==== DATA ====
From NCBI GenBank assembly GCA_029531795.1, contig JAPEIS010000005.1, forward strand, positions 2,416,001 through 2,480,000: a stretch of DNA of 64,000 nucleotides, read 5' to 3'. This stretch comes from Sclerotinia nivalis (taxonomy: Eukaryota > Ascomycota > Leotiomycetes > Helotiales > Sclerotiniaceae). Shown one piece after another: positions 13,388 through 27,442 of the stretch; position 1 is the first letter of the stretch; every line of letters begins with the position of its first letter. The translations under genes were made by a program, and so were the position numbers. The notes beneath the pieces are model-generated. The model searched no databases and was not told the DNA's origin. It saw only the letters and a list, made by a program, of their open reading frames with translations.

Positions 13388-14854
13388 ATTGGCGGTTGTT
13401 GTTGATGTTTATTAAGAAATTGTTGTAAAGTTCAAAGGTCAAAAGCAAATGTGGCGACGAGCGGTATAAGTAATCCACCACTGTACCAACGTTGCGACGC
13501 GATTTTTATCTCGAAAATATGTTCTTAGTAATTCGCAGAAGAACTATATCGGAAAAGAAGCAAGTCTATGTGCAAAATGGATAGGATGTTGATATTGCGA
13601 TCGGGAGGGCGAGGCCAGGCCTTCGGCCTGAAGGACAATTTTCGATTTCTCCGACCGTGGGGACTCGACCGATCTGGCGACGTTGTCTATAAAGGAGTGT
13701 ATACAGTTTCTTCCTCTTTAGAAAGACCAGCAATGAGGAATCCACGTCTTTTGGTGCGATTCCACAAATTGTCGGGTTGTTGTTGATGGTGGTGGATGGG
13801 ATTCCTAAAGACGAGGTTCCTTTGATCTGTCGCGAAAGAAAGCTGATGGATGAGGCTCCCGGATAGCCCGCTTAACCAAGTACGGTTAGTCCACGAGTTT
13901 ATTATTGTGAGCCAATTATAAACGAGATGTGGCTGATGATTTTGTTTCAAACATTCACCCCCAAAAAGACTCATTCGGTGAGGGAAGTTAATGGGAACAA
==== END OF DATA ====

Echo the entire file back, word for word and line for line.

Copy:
From NCBI GenBank assembly GCA_029531795.1, contig JAPEIS010000005.1, forward strand, positions 2,416,001 through 2,480,000: a stretch of DNA of 64,000 nucleotides, read 5' to 3'. This stretch comes from Sclerotinia nivalis (taxonomy: Eukaryota > Ascomycota > Leotiomycetes > Helotiales > Sclerotiniaceae). Shown one piece after another: positions 13,388 through 27,442 of the stretch; position 1 is the first letter of the stretch; every line of letters begins with the position of its first letter. The translations under genes were made by a program, and so were the position numbers. The notes beneath the pieces are model-generated. The model searched no databases and was not told the DNA's origin. It saw only the letters and a list, made by a program, of their open reading frames with translations.

Positions 13388-14854
13388 ATTGGCGGTTGTT
13401 GTTGATGTTTATTAAGAAATTGTTGTAAAGTTCAAAGGTCAAAAGCAAATGTGGCGACGAGCGGTATAAGTAATCCACCACTGTACCAACGTTGCGACGC
13501 GATTTTTATCTCGAAAATATGTTCTTAGTAATTCGCAGAAGAACTATATCGGAAAAGAAGCAAGTCTATGTGCAAAATGGATAGGATGTTGATATTGCGA
13601 TCGGGAGGGCGAGGCCAGGCCTTCGGCCTGAAGGACAATTTTCGATTTCTCCGACCGTGGGGACTCGACCGATCTGGCGACGTTGTCTATAAAGGAGTGT
13701 ATACAGTTTCTTCCTCTTTAGAAAGACCAGCAATGAGGAATCCACGTCTTTTGGTGCGATTCCACAAATTGTCGGGTTGTTGTTGATGGTGGTGGATGGG
13801 ATTCCTAAAGACGAGGTTCCTTTGATCTGTCGCGAAAGAAAGCTGATGGATGAGGCTCCCGGATAGCCCGCTTAACCAAGTACGGTTAGTCCACGAGTTT
13901 ATTATTGTGAGCCAATTATAAACGAGATGTGGCTGATGATTTTGTTTCAAACATTCACCCCCAAAAAGACTCATTCGGTGAGGGAAGTTAATGGGAACAA